The threat of cleaning up the problem: how restored habitats and increasing proportions of invasive crayfish are impacting ecosystem structuring

Project Overview
Project Abstract:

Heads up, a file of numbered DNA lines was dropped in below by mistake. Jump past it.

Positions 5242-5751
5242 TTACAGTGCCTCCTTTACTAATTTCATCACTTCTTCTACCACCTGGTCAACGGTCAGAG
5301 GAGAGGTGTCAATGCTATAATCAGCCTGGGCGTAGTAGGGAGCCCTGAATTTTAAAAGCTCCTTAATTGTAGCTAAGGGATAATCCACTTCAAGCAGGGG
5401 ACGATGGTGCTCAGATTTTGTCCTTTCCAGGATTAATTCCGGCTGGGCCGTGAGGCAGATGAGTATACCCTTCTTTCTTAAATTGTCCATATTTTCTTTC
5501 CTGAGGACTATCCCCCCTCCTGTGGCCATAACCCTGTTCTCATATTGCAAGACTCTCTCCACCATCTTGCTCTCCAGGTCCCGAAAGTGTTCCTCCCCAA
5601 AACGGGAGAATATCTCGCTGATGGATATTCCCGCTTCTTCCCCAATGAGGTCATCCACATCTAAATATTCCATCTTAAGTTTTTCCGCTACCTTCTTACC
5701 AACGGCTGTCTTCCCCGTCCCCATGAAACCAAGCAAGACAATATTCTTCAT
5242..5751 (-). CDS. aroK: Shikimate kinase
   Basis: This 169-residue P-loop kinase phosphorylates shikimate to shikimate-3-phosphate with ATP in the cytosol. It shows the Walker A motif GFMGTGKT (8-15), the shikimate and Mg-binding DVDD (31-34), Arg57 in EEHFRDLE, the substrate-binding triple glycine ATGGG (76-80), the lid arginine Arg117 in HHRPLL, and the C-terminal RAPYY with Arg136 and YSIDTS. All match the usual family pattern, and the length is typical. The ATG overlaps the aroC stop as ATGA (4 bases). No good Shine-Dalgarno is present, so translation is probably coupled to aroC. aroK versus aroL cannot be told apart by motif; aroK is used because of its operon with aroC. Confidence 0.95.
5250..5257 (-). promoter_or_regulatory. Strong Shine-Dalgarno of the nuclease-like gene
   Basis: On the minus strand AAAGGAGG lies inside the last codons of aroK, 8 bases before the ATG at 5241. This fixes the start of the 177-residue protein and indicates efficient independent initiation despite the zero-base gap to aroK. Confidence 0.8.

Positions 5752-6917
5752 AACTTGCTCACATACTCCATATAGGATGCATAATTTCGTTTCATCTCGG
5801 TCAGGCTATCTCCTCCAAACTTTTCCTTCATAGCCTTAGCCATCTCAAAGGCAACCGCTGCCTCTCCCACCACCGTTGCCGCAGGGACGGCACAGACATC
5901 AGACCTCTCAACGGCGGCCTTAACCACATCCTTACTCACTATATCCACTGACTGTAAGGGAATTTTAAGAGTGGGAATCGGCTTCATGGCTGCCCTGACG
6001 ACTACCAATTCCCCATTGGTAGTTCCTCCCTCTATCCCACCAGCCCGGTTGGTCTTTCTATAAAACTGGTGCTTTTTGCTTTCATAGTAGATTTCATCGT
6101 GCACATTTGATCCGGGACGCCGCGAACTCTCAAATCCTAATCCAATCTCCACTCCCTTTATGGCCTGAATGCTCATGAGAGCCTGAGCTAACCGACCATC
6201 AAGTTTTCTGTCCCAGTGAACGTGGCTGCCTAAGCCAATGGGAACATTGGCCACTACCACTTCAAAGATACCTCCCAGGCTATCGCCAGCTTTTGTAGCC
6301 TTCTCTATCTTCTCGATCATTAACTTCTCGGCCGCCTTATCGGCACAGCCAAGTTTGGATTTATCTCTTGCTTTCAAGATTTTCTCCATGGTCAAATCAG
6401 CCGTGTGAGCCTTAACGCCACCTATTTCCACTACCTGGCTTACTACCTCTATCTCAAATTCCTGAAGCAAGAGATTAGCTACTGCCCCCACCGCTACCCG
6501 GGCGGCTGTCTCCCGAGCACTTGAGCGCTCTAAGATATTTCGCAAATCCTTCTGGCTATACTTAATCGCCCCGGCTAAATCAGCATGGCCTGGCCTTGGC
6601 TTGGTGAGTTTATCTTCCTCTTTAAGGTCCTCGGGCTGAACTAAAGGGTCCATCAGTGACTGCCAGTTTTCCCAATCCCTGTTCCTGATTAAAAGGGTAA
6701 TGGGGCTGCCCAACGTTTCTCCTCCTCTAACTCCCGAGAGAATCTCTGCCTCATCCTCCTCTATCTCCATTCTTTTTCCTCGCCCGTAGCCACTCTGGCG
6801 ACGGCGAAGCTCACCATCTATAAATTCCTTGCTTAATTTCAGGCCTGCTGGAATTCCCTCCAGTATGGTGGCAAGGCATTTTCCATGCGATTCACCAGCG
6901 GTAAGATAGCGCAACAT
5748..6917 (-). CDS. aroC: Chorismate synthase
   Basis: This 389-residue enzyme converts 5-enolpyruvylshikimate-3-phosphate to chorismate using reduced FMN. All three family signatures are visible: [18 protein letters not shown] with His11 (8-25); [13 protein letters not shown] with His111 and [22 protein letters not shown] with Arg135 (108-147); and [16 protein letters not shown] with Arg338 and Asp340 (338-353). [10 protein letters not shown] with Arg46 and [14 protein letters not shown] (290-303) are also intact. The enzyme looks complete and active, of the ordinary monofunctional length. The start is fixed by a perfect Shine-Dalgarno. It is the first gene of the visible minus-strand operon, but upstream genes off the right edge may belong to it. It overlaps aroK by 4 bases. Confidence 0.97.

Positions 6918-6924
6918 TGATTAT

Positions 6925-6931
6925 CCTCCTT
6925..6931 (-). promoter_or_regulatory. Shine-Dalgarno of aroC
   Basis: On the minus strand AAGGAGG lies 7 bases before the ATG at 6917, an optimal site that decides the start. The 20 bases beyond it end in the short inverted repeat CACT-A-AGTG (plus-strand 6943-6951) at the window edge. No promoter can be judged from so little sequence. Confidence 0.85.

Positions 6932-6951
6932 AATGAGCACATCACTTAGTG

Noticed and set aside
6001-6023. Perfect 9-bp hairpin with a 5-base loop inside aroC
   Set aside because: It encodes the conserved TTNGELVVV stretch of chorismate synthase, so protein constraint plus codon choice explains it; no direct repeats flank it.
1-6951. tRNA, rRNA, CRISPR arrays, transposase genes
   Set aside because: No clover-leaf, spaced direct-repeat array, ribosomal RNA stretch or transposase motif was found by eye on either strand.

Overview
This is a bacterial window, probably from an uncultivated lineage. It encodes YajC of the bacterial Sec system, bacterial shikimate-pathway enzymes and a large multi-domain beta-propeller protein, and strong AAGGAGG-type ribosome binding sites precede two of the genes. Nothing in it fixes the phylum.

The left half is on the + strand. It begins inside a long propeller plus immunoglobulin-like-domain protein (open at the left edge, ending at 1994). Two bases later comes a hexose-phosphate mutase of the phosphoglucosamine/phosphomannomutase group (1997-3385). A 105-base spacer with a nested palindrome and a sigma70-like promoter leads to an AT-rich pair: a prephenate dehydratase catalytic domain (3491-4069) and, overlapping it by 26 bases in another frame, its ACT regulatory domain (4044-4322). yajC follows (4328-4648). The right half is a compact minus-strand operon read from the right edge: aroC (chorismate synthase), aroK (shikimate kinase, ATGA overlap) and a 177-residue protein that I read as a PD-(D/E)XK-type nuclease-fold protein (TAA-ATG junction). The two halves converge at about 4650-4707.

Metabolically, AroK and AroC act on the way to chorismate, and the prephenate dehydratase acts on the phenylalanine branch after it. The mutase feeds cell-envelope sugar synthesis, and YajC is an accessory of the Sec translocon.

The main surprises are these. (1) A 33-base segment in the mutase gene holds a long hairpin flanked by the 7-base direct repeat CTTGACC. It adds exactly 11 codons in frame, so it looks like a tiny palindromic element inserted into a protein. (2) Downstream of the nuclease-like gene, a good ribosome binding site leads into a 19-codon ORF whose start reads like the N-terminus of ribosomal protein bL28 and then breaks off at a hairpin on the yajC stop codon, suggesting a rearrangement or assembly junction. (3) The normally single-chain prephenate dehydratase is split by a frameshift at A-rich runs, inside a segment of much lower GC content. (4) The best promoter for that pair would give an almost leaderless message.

<p>The increasing expansion of the rusty crayfish, <em>Orconectes rusticus</em>, beyond its native range threatens to displace the native species, <em>Orconectes virilis</em>, and disrupt the community structure of the invaded ecosystem. Given their larger body size, more aggressive behaviors, and higher rates of consumption, &nbsp;<em>O. rusticus</em>&nbsp;has been shown to outcompete <em>O. virilis</em>&nbsp;for food and shelter resources. Although differences in abundance of community structure in the presence of <em>O. rusticus</em> compared to <em>O. virilis</em> has been quantified, research identifying the changes in community structure with increasing ratios of <em>O. rusticus</em> to <em>O. virilis</em> is lacking. Furthermore, there is a lack of studies examining changes in community composition when chemically-mediated behaviors of crayfish have been impaired by eco-toxins. &nbsp;This study aims to identify the indicative changes in community structure as populations shift with differing ratios of <em>O. rusticus </em>to <em>O. virilis</em>. We aim to identify key characteristics within a community that signal a certain degree of invasion. In addition, we will examine changes in community composition during times of habitat pollution when chemoreception is inhibited.&nbsp;&nbsp;</p>